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Similar to varicose veins in the leg, varicoceles are a network of abnormally enlarged veins that drain blood from the testicles. They usually develop in the scrotum on the left side during or after puberty. Although most cases of varicoceles appear
Varicoceles do not resolve on their own once they develop. Many patients do not experience any symptoms from varicoceles, but when present symptoms can include:
- Varying degrees of pain, especially during certain movements
- Swelling in the scrotum
- Testicular atrophy
- Abnormal or insufficient sperm production
- Slower or limited growth in affected testicle
Urology VaricoceleWhat is a Varicocelectomy?
Varicocelectomy is a minimally invasive surgical procedure used to provide relief for men suffering from a urological condition known as varicoceles. The surgeon will make a small incision in the groin and, using a microscope to assist in visualization, cut the veins responsible for the irregular blood flow and pooling that causes the varicoceles. Varicocelectomy is a minimally invasive procedure, and patients can typically go home the same day of the procedure.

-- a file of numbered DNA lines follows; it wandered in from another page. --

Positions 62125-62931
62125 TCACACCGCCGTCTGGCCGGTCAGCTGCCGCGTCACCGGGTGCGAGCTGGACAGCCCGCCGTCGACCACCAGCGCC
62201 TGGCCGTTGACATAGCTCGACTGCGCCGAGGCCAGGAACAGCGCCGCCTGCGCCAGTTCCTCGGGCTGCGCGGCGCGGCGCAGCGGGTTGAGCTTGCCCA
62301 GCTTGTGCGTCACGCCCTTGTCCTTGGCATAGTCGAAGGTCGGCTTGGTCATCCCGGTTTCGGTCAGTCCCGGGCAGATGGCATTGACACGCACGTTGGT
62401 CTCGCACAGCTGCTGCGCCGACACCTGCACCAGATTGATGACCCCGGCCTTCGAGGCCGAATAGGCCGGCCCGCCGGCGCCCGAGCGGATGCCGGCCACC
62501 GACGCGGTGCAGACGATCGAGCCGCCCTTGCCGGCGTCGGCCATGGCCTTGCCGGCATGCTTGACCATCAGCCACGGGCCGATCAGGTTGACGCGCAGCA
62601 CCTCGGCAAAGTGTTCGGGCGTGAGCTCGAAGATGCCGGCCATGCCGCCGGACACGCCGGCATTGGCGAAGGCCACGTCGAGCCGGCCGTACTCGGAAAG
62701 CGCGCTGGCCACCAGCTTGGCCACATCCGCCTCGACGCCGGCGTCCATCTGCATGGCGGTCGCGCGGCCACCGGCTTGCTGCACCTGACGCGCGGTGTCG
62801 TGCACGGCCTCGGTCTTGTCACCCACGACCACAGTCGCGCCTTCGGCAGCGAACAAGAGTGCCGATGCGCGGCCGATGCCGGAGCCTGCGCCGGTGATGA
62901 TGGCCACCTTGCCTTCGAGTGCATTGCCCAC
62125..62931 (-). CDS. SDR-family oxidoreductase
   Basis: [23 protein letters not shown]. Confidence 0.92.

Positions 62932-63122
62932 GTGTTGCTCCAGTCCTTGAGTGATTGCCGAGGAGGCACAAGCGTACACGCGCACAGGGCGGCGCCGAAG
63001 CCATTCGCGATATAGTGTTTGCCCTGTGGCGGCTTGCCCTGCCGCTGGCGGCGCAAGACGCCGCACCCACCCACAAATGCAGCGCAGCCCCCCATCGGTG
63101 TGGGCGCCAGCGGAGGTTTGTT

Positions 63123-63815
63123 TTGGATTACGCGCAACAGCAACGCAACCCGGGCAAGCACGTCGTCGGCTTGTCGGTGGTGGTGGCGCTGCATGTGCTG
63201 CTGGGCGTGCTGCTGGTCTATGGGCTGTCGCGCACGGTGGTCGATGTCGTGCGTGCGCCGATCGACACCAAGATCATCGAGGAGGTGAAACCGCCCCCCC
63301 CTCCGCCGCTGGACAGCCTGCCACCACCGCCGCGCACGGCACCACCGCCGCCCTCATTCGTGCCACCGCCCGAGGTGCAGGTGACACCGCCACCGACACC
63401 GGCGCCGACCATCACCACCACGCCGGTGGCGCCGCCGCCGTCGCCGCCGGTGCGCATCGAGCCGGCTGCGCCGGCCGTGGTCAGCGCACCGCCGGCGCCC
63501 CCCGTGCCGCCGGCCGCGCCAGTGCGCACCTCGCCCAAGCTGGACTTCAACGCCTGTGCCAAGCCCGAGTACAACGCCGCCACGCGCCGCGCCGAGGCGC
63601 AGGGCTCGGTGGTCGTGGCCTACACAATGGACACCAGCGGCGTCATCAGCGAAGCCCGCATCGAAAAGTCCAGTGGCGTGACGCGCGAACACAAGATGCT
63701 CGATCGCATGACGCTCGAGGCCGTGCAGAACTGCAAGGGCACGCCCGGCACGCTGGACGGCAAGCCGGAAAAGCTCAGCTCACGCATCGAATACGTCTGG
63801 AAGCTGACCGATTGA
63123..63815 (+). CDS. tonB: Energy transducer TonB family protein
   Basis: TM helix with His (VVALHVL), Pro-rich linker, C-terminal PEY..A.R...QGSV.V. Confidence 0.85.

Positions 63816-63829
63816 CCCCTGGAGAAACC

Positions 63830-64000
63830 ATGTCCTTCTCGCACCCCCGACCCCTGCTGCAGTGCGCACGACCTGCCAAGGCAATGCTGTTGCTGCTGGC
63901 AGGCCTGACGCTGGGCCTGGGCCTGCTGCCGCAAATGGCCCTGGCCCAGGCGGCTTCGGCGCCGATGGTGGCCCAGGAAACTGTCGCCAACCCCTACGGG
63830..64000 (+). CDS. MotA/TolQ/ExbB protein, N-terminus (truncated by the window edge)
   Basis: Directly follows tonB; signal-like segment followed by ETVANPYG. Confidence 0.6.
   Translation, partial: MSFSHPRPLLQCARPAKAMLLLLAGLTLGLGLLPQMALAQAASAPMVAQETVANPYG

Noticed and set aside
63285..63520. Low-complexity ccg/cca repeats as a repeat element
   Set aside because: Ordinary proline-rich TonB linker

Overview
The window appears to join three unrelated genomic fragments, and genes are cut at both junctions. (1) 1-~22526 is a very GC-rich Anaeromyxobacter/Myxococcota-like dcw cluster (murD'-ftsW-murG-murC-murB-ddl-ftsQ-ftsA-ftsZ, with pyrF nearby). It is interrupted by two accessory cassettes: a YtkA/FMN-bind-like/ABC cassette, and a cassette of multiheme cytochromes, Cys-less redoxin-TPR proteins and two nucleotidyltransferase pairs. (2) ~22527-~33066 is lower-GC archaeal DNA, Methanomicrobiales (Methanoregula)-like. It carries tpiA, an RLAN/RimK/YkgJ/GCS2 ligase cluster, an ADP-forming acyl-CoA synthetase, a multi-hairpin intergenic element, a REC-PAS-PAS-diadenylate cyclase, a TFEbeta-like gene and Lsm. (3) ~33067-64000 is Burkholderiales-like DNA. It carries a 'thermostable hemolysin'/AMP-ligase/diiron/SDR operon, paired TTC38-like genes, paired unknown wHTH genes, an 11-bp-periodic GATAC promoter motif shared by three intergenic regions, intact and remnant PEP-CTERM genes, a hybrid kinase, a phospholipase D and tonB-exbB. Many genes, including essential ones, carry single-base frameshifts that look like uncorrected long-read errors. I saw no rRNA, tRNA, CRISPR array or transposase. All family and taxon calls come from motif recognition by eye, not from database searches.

Recovery from a varicocelectomy typically involves avoiding strenuous physical activity for several weeks after the procedure. Pain medication is provided to patients, but typically discomfort is minimal after the procedure.
Candidates for Varicocelectomy
After a comprehensive medical history, physical exam and semen analysis (if necessary), a urologist will help determine whether a varicocelectomy is the best course of action.
A varicocele is an enlarged vein in the scrotum, with irregular blood flow and pooling of blood in the vein. A definitive cause for varicoceles is unclear, but the anatomy of the male reproductive system, specifically the vein’s proximity to the left kidney, could potentially cause a stronger gravitational pull that increases the likelihood of developing a varicocele. (The majority of varicoceles occur in the left testicle).